The second approach uses questionnaires/panel data, sometimes combined with data from relevant databases, to learn more about the experiences of organisation, implementation and use of research in firms or other types of organisations. The large-scale Community Innovation Survey (CIS) in Norway and many other countries is an important example of such an approach. Databases and questionnaires/panel data are particularly relevant for estimating the benefits of research for a specific firm, but can also be used to estimate wider societal benefits.
Common to both approaches is that they often observe high rates of return on investments, often 20 percent or more, for the firms that invest in or get funding to do research. Many investigations find an even greater benefit for society as a whole: quantitative studies indicating figures in the 50-100 percent range are common. One example is the recent (2018) economic footprint study of nine leading technological research institutes in Europe, which found that one job at a research institute results in four jobs elsewhere, and that governments get three Euros back for each Euro they invest in institutes in the form of basic grants. Such numbers are impressive but often controversial, not least due to the huge methodological challenges associated with them.
Many challenges of measurement
Attribution is a central and complex methodological challenge. Research usually does not lead to certain impacts on its own or automatically. It is the combination of research with a range of other factors –social/organisational, political and often not directly related to the research itself – that makes the difference for a firm or for society. The measurement challenge is to figure out how much credit should be given, or attributed, to research or to the individuals and groups under evaluation. If the other factors necessary to make an impact are not included in measurements, it is easy to get the flawed impression that impact relies more or less on the contributions of research alone.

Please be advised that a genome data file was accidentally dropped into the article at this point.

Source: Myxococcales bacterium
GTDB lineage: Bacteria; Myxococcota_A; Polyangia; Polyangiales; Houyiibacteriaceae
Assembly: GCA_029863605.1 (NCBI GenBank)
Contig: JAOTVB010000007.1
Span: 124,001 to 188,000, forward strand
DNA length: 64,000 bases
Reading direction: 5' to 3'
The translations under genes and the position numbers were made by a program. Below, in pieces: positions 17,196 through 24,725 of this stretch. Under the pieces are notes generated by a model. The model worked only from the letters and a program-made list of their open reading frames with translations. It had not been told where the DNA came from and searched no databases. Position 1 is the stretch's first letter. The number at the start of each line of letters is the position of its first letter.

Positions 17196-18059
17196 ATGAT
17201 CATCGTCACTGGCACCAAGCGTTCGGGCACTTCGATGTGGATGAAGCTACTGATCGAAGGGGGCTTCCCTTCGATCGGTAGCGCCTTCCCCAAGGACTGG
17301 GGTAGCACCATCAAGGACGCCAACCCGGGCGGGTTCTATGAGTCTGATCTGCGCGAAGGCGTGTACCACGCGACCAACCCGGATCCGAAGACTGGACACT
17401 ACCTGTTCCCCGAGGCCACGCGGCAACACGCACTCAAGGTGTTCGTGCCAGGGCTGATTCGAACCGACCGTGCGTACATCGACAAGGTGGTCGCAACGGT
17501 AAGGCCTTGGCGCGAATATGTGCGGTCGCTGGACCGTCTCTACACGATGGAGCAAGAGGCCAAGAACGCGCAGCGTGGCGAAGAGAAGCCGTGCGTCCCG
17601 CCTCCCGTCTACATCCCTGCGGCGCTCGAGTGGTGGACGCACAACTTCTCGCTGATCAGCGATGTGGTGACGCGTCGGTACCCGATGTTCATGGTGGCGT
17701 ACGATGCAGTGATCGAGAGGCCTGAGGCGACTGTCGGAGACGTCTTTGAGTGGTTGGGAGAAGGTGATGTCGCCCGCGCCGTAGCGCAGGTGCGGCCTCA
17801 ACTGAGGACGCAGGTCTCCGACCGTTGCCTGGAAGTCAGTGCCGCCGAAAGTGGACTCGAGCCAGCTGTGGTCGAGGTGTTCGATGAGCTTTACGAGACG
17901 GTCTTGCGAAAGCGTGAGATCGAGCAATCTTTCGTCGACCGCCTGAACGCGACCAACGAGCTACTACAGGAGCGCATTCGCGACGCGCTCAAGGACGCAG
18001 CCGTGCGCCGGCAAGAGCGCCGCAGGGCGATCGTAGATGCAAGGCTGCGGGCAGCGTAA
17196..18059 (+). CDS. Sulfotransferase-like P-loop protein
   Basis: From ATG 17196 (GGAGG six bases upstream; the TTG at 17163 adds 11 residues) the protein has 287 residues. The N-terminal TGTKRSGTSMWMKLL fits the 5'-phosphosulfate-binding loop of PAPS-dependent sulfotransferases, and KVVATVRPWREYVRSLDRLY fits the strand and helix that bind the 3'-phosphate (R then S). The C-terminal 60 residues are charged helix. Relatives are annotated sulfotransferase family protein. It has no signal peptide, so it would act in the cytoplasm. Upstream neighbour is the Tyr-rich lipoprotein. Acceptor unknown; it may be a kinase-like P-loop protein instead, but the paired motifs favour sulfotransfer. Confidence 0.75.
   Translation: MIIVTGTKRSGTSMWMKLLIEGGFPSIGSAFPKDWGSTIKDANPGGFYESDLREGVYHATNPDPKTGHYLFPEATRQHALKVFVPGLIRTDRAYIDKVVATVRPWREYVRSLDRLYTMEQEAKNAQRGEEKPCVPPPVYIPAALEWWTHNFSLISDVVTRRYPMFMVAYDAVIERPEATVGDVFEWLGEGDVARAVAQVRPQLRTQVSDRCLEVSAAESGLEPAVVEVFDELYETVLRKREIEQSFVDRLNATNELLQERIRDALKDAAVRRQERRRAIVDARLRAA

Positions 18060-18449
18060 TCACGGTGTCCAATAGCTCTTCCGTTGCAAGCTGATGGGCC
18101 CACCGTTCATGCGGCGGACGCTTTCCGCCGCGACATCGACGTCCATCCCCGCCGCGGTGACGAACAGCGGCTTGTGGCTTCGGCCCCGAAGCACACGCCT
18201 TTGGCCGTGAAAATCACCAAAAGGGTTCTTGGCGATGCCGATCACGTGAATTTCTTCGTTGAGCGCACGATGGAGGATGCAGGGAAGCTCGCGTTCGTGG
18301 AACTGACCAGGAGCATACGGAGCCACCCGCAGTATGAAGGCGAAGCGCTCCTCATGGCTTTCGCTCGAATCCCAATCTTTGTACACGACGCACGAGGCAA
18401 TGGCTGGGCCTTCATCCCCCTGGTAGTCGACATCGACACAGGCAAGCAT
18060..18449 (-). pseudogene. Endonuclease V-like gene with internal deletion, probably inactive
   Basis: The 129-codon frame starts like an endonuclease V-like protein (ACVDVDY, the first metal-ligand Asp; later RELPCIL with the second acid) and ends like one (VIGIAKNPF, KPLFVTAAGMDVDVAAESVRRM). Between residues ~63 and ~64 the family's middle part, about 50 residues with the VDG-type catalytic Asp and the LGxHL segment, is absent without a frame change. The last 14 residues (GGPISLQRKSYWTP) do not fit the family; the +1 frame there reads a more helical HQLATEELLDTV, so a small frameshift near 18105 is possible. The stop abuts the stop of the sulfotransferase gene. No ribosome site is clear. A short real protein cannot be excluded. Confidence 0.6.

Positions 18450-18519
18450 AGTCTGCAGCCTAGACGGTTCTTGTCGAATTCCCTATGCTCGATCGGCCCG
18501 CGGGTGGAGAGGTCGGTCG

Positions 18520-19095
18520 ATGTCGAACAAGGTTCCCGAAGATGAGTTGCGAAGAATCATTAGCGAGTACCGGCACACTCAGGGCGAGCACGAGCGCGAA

To take one example: in numerous interviews, George Lucas has stated that the research writings by Joseph Campbell in comparative religion were paramount for the creation of the Star Wars universe. But how much of this creation should be attributed to Campbell’s book on the monomyth and the hero’s journey? Clearly George Lucas and his partners were essential for Star Wars too. And should some of the credit go to researchers like Freud, Jung and Maslow, whose shoulders Campbell’s work partly rests on?